I think the other idea of BWE training (at least this guy's flavor of them) is that you can circuit train easier. I like them too, because when I torture our karate club by actually making them sweat (oh noes!) it's easier to keep them all moving in a group BWE session than sending them all to the weight room.
But yeah, I see what you're saying. I've been meaning to start actually lifting weights again (for reasons other than MA, I currently look like this http://tinypic.com/15ewi9 ), I just haven't been able to get around to it lately.
EDIT: BTW, only the skinny arms are a byproduct of only doing pushups and stuff, the goofy hair and confused expression are from sleep deprivation.
Well, I never knew deadlifts did the upper back to a noticeable degree. I always feel it far more in my quads, forearms and lower back. The pullup is also a very important range of motion if you have to, say, pull yourself over an obstacle or scale a wall.
BWE's are definitely easier to facilitate among a large group rather than weight training. I hate doing any sort of power training in MA. I believe people should do it on their own. I don't pay money to do pushups. When you start lifting, make sure to keep track of your diet too, so you can make progress quicker, and promote faster recovery. No need to make excuses about skinniness. About 9 months ago I was 128lbs. After that amount of time of busting my ass in the Gym, I'm 165. I still want to hit 180 though. I wasn't able to bench 45 plates and now I'm doing 200 without consequence. Gotta start somewhere.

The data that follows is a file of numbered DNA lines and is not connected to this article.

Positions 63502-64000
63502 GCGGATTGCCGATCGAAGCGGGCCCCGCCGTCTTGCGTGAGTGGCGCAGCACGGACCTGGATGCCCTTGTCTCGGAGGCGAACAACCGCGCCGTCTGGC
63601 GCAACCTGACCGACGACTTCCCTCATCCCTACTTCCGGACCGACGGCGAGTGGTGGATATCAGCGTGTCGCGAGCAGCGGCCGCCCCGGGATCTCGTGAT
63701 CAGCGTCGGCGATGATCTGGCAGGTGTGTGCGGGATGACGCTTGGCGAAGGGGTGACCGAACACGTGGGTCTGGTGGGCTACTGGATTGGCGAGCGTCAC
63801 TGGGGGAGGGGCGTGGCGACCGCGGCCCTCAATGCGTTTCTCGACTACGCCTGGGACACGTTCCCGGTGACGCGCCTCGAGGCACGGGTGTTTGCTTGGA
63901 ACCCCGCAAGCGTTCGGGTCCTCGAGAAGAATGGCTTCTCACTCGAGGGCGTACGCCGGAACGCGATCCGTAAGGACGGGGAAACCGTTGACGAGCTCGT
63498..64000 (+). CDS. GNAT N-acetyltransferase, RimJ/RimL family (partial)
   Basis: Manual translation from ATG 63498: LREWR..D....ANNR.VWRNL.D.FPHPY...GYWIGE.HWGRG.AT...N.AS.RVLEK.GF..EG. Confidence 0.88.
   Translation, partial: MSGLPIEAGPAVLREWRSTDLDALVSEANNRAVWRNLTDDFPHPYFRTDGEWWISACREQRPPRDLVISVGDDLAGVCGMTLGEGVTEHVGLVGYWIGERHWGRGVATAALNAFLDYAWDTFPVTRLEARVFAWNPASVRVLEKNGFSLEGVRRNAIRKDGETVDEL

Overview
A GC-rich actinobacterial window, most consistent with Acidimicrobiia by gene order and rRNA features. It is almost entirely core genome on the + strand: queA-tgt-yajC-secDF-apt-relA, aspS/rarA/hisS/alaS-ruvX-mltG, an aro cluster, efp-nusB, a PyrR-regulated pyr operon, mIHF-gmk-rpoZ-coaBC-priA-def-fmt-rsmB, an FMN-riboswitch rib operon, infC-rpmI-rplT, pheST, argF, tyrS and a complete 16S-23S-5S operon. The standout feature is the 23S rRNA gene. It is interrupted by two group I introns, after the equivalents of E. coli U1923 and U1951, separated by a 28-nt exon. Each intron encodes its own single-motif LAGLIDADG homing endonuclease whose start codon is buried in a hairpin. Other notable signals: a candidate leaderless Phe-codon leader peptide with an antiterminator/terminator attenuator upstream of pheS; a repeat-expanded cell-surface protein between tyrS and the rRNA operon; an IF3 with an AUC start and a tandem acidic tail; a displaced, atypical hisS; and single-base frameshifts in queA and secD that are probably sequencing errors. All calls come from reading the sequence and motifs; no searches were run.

Shuma- DL's work your entire back, legs, and and forearms and triceps depending on the movement. My back day consists of High Rows, DL's and Pulldowns. I never do pullups, but about two weeks ago someone said I couldn't swing myself over the rack and I was easily able to pull myslef up and over it.